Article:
Similarly Aneurin Barnard brings Bobby Willis from the background to the forefront, highlighting how he really pulled things by emerging as a strong person from  a difficult family background to ultimately been the rock Cilla needed in her life. There are also teasing glimpses of Bobby's talents as a singer and songwriter and how he could equally have been a star in his own right.

Ed Stoppard as Brian Epstein and Elliott Cowan as record producer George Martin help add authenticity to the drama, while the recreation of Cavern club and Iron Door performances in earlier episodes brought a vital energy to Cilla's story. 

I thoroughly enjoyed Cilla, both her and Bobby's story was one that clearly had to be told and proved compulsive without the usual need to have an overblown sex, drugs and rock n roll storyline.

Cilla was all the better for focusing on the energy of the music and the evolving love between Cilla and Bobby, set against the atmospheric backdrop of 1960s Liverpool lovingly recreated by the shows designers. As John Lennon wrote in 1967, "Love is all you need" and that was certainly put into this dramatisation.

CD Review: Heartleap by Vashti Bunyan

Incredible to think that Heartleap is only Vashti Bunyan's third studio album since Just Another Diamond Day in 1970.

Vashti's work goes right back to the mid 1960s and fans of her breathy angelic vocals and searching lyrics will welcome Heartleap

The album is almost reflective in feel with track highlights Across The Water, Holy Smoke and The Boy and worthy of a listen in quieter moments.

Saturday, 4 October 2014

CD Review: Unravelling - We Were Promised Jetpacks

Unravelling is Scottish Indie rockers We Were Promised Jetpacks third album release. 

Contrary to the album title this release finds the band very much together, mixing strong power house rock with driving guitars and vocals that sway between the undeterred focus of Safety In Numbers to the melancholy of Moral Compass, itself a track that could easily find itself swallowed into the soundtrack of a moody American drama series or film at some point in the future.

A version of this review by Andy Howells appeared in The South Wales Argus supplement The Guide on October 3, 2014

Who View: The Caretaker

The Doctor going undercover is always tricky. Previous incarnations have tried it, think The first Doctor as The Regional Officer of The Provinces in The Reign Of Terror or The Third Doctor as a milkman or a cleaner in The Green Death. The truth is, The Doctor is way too loud and proud to be inconspicuous which is probably why Clara in full teacher mindset is concerned when he turns up as a caretaker at Coal Hill School in last weeks Doctor Who episode.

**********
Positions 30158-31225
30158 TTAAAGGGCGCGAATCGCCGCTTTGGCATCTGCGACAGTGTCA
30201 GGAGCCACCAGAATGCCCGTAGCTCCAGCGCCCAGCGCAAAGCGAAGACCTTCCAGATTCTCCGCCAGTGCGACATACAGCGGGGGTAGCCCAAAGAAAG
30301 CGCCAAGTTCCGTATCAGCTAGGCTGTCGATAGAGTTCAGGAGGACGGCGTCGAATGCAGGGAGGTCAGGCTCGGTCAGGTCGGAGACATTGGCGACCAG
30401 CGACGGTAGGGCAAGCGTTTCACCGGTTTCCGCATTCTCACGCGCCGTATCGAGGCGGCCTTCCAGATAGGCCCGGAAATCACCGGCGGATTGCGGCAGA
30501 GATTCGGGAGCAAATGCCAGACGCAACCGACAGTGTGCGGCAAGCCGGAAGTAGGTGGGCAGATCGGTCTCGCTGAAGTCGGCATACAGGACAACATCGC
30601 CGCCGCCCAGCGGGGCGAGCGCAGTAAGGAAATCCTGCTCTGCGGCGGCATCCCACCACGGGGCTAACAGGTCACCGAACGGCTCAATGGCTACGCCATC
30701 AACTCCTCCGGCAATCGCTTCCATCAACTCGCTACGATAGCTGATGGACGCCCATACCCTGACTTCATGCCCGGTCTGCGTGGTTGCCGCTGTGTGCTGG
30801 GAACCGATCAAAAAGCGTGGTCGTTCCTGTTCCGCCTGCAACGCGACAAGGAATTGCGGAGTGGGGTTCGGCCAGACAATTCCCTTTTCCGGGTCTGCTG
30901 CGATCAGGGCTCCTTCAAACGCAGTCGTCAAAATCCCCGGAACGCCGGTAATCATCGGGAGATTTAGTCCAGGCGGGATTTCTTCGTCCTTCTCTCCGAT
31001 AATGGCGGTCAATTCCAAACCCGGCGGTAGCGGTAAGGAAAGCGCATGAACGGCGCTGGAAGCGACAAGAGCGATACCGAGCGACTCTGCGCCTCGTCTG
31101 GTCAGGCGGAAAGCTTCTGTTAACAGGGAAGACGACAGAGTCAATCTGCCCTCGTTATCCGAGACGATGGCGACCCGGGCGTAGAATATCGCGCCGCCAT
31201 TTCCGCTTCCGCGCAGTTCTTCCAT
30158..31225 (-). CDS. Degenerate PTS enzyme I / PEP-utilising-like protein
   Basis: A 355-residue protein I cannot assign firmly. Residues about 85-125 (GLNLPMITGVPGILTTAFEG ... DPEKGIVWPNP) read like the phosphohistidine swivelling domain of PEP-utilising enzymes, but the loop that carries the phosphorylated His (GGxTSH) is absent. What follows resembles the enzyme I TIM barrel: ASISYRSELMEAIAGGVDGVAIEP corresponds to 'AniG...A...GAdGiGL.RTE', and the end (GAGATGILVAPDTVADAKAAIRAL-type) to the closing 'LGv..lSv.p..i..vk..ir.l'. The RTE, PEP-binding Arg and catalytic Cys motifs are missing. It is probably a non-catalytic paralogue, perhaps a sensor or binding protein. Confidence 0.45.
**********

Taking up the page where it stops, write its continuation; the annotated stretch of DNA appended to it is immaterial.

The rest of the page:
The Doctor is on the trail of the Skovox Blitzer but perhaps just as worrying for Clara is The Doctor's meeting with her new boyfriend Danny Pink.

As so far proven with this series of Doctor Who, Peter Capaldi is doing something quite different with his interpretation of The Doctor. I say different, there are many elements of other early Doctor's existent within this incarnation, Hartnell's tetchiness, Pertwee's matter of factness and Tom Baker's unpredictability.  Capaldi's additional Scottish eccentricities do make him a very different emotionally heightened Doctor, with quick elements of sardonic wit in places. 

I get the impression this Doctor is already keen to move on from his past, and I think that also means Clara Oswald, herself seemingly changing from the last series, no more an impossible girl, but more grounded and slightly predictable.

The Caretaker however, still produced some great moments, particularly between The Doctor and Coal Hill pupil Courtney Woods, recalling Doctor Who's original Grandfather - Granddaughter dynamic between The First Doctor and Susan, (or even Peter Cushing's 60s film Doctor and the younger Susan) with an almost comic edge.

Thursday, 2 October 2014

Theatre Review: Simon Callow in The Man Jesus, Newport Riverfront

What a scoop for Newport Riverfront to play host to Matthew Hurt’s play The Man Jesus (Saturday, September 20, 2014) - a dramatic, energetic and funny one-man performance by the enigmatic Simon Callow.

Callow took the audience back some two thousand years to witness key moments in the life of “The Man Jesus” through the eyes of the people who knew him including his birth mother Mary, half-brother James, John The Baptizer, Simon, Judas Iscariot, Herod and Pontius Pilate.

In a day and age where people seemingly have less time and inclination to either embrace the Bible as anything but one dimensional stories, it was refreshing to see Simon Callow bring these scenarios to life with undeterred enthusiasm.

The play twisted and turned from comedy to drama.  Herod’s apparent compassion “I love my father – he’s dead!” was a stark contrast to Jesus causing a riot in the temple , which involved Callow throwing numerous chairs (a pile of which were his only props) across the stage.

Callow’s performance was faultless throughout switching through a variety of regional accents to bring depth and realism to the characters he portrayed. This was enhanced with careful lighting which the actor utilised to his full potential.

The Man Jesus brought a familiar collection of stories vividly to life through the performance of Simon Callow and deserves to be witnessed as a master class in the one-man performance. Should you have the opportunity to see it in the future – embrace it!